This book will either make no sense at all, or it will be a hit – or maybe even both. I have no idea what to expect, which is why I’m doing it. I consider it a Black Swan play. There’s no way to predict how it will be received. It’s the kind of thing that Tynan would do.

In any case, it’s fun to combine what I’ve learned about writing over the past few years with the design writing that made me into a writer in the first place. I’m honing my storytelling chops in the process.

Design for Hackers royalties

I got my bi-annual royalty payment for Design for Hackers. $660.80 is the lowest royalty payment I can remember getting, which really ruins the theory I’ve been fed that writing new books helps your old books sell.

However, D4H was featured in a Humble Bundle, in which people could pay as little as $1 for it and three other books. I was unpleasantly surprised Wiley had set this up, but it may be good. Over 30k copies were sold. I wonder if those officially count as “copies sold” on my resume as an author? If so, my lifetime sales of that book nearly tripled within weeks.

In addition to the royalties I’ll get on those 30k bundles, some readers chose to allocate a larger portion of their purchase to me when they bought through my partner link. It looks like I made $753.34 through that avenue, but I’m still waiting for the payment to process.

“Bust Through Creative Blocks” webinar coming up

My digital product revenue has been down in recent months, as I’ve been focused on book marketing. Now, it’s time to have a special on one of my courses.

I’ll be running a live “Bust Through Creative Blocks” webinar on October 30th. I’ll be sharing a deal on D4H Video at the end of that webinar. I suspect that will bring in somewhere around $1,000–$2,000. Let’s see how that prediction goes. My April webinar brought in $1,739.

Webinars are a tremendous amount of work, and that work is even more difficult when you do webinars infrequently. I’m so glad that I put systems in place when I did the last webinar. I have scripts, slides, and checklists and email automations. I still have to write some fresh emails and I’m documenting my processes as I go, to make it even easier next time.

Significant passive revenue through Active Campaign

Active Campaign is my email marketing service, and I earn about 30% during the lifetime of anyone I refer. I by no means believe that AC is for everyone, yet I continue to make many more referrals to AC than any other service, despite also creating detailed reports on other email marketing services, such as my AWeber Review, my ConvertKit vs. Active Campaign comparison, and my Active Campaign vs. MailChimp comparison. However, I do have a page dedicated to my Active Campaign free trial coupon.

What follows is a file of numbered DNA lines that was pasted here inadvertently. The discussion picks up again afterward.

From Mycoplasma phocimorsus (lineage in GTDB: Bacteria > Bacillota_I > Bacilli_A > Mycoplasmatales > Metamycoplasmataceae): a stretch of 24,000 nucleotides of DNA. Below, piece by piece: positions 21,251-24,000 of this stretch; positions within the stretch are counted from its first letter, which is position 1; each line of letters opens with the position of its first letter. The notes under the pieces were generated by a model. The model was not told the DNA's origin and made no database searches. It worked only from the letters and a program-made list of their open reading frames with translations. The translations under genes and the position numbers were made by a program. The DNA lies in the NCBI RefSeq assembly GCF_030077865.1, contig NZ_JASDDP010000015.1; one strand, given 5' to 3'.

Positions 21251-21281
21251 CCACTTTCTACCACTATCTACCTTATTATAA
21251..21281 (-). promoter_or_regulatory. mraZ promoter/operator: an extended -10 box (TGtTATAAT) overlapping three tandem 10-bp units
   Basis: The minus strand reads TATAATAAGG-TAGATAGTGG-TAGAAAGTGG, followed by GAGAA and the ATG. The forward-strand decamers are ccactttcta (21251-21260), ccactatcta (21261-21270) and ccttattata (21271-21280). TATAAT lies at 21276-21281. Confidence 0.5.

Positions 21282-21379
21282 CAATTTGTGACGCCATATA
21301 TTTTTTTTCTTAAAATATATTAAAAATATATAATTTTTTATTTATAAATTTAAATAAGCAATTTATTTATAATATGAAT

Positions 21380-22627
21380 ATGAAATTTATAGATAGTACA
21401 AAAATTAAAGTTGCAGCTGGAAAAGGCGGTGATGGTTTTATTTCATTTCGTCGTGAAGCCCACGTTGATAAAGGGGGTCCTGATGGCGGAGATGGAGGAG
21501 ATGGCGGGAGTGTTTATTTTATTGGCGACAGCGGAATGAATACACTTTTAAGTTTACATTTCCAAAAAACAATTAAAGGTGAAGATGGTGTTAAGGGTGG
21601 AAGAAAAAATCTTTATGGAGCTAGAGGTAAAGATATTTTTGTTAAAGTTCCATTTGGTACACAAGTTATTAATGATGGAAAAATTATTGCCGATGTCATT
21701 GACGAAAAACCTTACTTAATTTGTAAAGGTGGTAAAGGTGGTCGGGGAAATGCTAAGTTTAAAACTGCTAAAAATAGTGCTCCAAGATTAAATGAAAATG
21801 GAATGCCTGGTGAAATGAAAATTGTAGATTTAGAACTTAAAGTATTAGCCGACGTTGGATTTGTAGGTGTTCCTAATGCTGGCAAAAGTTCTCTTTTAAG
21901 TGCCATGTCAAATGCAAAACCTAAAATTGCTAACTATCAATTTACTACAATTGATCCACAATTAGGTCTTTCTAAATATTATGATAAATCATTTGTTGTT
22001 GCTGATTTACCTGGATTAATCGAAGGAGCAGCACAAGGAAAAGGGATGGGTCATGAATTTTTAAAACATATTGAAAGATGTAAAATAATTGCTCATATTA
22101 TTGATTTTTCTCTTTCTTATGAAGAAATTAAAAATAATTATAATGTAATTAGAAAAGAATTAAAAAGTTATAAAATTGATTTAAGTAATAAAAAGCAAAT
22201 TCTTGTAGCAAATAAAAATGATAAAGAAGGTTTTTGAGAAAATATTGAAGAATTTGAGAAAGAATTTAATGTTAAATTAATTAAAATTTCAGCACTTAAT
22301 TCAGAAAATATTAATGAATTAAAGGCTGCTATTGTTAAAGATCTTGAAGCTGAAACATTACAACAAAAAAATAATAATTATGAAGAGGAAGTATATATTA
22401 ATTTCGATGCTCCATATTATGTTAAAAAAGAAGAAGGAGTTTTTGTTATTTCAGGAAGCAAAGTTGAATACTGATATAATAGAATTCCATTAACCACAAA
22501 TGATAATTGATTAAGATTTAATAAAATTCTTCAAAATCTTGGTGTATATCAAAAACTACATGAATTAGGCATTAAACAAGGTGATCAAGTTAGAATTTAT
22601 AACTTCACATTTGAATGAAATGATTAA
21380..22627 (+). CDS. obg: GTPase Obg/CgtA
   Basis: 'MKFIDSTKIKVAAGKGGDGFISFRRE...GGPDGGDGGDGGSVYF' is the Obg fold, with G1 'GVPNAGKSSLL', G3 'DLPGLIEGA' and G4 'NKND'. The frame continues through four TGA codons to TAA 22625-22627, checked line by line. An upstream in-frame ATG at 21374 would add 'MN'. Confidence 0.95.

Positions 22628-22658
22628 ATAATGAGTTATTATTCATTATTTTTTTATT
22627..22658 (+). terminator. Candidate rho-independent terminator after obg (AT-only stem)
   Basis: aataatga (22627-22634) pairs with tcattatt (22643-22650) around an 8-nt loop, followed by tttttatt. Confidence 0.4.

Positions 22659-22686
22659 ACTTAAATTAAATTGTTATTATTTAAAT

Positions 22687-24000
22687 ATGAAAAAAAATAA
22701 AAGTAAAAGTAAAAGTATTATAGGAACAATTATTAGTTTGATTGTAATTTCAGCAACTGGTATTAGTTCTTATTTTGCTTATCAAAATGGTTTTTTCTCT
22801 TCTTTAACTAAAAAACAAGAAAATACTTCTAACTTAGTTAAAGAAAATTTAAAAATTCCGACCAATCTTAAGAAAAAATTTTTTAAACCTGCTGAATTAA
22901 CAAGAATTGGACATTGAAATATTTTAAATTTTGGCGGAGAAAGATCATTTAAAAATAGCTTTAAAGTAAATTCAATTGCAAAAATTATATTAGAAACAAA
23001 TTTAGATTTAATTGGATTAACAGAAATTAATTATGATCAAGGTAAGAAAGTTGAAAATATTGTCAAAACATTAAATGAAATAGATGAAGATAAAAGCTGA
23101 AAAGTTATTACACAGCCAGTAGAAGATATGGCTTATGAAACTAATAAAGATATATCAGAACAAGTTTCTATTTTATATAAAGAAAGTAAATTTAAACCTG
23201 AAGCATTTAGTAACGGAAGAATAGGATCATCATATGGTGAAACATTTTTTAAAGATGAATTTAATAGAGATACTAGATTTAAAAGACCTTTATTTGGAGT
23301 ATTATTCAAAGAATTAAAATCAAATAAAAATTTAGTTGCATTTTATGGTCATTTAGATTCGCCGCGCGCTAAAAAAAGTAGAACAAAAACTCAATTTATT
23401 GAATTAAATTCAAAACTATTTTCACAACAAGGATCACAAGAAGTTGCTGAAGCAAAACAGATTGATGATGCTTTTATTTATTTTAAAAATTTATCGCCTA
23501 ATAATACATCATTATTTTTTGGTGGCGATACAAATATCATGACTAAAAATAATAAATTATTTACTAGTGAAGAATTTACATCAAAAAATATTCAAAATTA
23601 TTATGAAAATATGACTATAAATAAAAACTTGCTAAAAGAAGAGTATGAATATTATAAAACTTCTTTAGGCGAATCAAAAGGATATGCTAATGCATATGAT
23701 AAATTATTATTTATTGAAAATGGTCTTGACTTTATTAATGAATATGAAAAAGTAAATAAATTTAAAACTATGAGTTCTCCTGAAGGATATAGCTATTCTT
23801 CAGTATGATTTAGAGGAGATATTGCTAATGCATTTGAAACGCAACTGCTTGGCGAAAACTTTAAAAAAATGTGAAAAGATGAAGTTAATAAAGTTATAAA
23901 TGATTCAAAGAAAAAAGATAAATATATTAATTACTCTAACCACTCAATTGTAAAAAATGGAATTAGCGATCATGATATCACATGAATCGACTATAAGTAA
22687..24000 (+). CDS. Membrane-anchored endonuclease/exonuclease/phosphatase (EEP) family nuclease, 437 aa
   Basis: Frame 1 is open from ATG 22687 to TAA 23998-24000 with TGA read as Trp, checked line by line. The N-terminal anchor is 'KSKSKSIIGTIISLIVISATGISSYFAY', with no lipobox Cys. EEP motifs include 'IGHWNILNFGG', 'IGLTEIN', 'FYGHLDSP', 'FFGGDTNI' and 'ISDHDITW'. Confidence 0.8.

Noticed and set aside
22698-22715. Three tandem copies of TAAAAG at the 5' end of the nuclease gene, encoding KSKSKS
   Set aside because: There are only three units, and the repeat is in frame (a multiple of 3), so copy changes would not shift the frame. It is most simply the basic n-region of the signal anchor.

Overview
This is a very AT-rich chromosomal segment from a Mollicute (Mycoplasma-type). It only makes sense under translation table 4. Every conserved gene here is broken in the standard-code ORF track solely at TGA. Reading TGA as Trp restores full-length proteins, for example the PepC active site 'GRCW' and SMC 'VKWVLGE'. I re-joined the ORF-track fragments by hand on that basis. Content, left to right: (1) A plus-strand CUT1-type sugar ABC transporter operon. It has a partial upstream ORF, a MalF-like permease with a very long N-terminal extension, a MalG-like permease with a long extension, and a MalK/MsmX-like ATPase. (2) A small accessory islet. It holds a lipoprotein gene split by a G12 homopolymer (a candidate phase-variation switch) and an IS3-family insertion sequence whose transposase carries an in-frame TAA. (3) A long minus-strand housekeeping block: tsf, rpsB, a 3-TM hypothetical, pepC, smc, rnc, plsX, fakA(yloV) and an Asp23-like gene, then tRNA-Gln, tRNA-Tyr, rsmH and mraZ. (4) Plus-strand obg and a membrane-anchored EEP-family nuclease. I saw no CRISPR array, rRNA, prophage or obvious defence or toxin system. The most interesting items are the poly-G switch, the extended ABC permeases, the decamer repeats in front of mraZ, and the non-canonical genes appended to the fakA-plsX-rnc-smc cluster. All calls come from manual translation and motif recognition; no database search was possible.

I made $1,328.98 from Active Campaign’s affiliate program in September. That’s fantastic, considering that’s more or less recurring revenue, and that it will likely grow. Of course, it was a lot of work to create all of the content I have around Active Campaign. I could certainly make more money if I would do an in-depth Active Campaign review, but that doesn’t meet my core goals. I’m at a point in my income where I feel more freedom to do more conceptual writing that helps re-architect people’s brains.

Income

Book Sales

Design for Hackers (all) $660.80
The Heart to Start Kindle $1,425.00
The Heart to Start Paperback (Amazon) $264.54
The Heart to Start “Wide” (non-Amazon) $81.37
The Heart to Start Audiobook $184.10
How to Write a Book Kindle $390.71
How to Write a Book Paperback $284.84
How to Write a Book Audible $61.76
Make Money Writing on the STEEM Blockchain Kindle $8.91
Make Money Writing on the STEEM Blockchain Paperback $1.25
Make Money Writing on the STEEM Blockchain Audible $22.82
Total Book Sales $3,386.10

Digital Products

Summer of Design $9.00
D4H Video $105.00
White Hot Course $198.00
Total Digital Products $312.00

Affiliates / Advertising

Active Campaign $1,328.98
ConvertKit $17.40
Google Adsense $4.24
Apple $35.16
Match.com free trial $162.35
SendOwl $4.80
Total Affiliates $1,552.93

Love Your Work Podcast

Patreon $265.66
Sponsors $1,870.00
Total LYW Podcast $2,135.66

Writing

Medium $13.54
Total Writing $13.54
GROSS INCOME $7,400.23

Expenses

General

Accounting $190.00
Chase INK Preferred Business Membership $95.00
Outside Contractors $85.27
Podcast Editing / Publishing $240.00
Software $24.56
Virtual Post Mail $20.00
Total General $654.83

Advertising

Amazon AMS $1,474.94
BookBub $70.98
Total Advertising $1,545.92

Hosting

Genius Link $10.00
Total Hosting $10.00
TOTAL EXPENSES $2,210.75
NET PROFIT $5,189.48

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This post is filed under Income Reports.